Summaries of cultures
The Cherokee people are the Native American inhabitants of the northern American particularly, in the Appalachians. More importantly, their mythology is characterized by complicated arrays of spiritual beliefs (Norton 2014, p.71). They also comprise a set of beliefs about the association between nature and human beings (totemic), spirits, and creation myths on the way the universe began. Moreover, their faith implies that powers, dreams, visions, and signs were all donations of the spirits (Mooney 2012, p. 40). The Cherokee people’s belief suggests that the actual world is interweaved with and controlled by the spirits. Furthermore, they also have the creation myth, which describes how the world was created. Precisely, the creation myth explains the earth as a huge floating island enclosed by an ocean. It also hangs from the universe by cords linked to the four main points (the North, South, East, and West). The narrative describes that the first earth was developed when a small water beetle referred to as Dayuni’si, descended from Galun’lati (the sky world) to observe what was under the water. He rowed over the water surface but did not get an area to rest. Subsequently, he submerged to the bottom of the ocean and came up with soft mud. Finally, the mud stretched out in all directions and developed to be the other (Norton 2014, p.77).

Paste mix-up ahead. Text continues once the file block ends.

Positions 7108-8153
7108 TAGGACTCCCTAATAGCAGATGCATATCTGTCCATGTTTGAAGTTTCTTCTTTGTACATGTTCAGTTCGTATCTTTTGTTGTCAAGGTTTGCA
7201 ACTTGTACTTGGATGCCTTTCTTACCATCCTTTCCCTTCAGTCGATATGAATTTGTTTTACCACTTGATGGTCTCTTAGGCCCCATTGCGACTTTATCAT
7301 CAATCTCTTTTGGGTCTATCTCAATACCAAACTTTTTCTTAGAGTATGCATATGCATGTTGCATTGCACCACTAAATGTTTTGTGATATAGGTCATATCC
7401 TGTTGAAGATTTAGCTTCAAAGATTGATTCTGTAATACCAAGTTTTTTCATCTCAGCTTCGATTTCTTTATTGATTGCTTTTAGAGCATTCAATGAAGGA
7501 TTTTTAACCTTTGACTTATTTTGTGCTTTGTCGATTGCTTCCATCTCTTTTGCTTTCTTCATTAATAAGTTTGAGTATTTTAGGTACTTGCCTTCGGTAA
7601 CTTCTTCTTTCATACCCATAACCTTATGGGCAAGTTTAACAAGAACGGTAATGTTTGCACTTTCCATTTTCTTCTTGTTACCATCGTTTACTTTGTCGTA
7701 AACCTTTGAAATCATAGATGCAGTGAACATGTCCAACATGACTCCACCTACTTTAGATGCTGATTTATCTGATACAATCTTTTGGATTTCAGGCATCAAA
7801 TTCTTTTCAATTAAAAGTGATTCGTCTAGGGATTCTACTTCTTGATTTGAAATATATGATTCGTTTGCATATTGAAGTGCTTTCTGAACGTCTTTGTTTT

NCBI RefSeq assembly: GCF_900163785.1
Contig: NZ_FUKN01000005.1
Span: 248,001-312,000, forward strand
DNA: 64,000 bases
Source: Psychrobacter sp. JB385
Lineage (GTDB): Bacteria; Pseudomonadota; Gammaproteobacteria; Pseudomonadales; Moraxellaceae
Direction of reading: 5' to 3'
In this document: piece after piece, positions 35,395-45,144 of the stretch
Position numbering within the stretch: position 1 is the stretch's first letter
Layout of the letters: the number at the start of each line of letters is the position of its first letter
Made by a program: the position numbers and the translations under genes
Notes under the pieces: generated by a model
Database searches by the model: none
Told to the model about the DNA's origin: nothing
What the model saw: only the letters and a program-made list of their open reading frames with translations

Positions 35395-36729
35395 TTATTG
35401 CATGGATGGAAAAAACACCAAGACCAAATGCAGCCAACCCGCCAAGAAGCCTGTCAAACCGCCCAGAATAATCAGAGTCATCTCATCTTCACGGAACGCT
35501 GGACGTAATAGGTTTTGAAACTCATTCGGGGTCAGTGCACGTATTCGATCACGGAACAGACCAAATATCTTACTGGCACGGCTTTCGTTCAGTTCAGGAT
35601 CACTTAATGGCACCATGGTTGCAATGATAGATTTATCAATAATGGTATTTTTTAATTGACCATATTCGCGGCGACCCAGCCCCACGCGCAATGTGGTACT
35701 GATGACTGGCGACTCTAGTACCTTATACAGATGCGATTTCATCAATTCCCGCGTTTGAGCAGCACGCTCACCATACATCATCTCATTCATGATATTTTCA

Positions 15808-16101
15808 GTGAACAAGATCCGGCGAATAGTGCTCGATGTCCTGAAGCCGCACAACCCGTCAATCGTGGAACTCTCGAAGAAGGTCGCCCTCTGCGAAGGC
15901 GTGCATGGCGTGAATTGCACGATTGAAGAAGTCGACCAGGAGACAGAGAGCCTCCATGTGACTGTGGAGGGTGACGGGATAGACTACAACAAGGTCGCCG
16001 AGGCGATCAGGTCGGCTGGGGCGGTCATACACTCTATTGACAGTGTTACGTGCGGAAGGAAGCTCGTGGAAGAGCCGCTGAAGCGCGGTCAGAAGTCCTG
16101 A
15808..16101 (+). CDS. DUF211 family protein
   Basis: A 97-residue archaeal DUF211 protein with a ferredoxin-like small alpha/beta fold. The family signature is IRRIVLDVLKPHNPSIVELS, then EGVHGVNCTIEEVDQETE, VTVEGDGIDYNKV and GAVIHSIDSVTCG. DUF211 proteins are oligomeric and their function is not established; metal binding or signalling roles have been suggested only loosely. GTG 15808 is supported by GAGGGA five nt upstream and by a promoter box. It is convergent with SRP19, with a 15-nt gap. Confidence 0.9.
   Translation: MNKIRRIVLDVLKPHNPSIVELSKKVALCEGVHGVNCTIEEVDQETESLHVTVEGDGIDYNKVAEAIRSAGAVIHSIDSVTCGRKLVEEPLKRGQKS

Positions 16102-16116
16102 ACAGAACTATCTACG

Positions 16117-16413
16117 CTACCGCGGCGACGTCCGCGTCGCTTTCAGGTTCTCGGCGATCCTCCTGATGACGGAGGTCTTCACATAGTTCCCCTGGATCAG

The Hokkaido Ainu
The Hokkaido Ainu are native inhabitants of Japan. They highly revered things essential to them or above their power. In this regard, they believed in kamuy or gods. Additionally, they practiced various rites for their gods (Leeming 2010, p.33). Some of these gods comprised of ‘nature’ gods including thunder, wind, water, and fire while animal gods consisted of spotted owls, foxes, and bears. The ‘plant’ goods were mugwort, mushroom, and an aconite while ‘object’ gods involved items such as pots, boats, and supernatural beings, which safeguarded their houses. The term Ainu refers to human beings, which is contrary to the gods (Kimura 2017, p.309).
Comparison and Analysis
Both Cherokee and Ainu creation myths are similar because they describe the existence of a supernatural being who directs an animal to move to the oceans in search of bits of mud or sand with which to construct a habitable land (Leeming 2010, p.36). For instance, the Ainu version states that the creator divinity or god instructs a water wagtail to construct comfortable land in the watery earth below. The small bird flickered over the waters, flapping water aside and later he filled areas of the earth by stamping them using his feet. Consequently, islands and earth were formed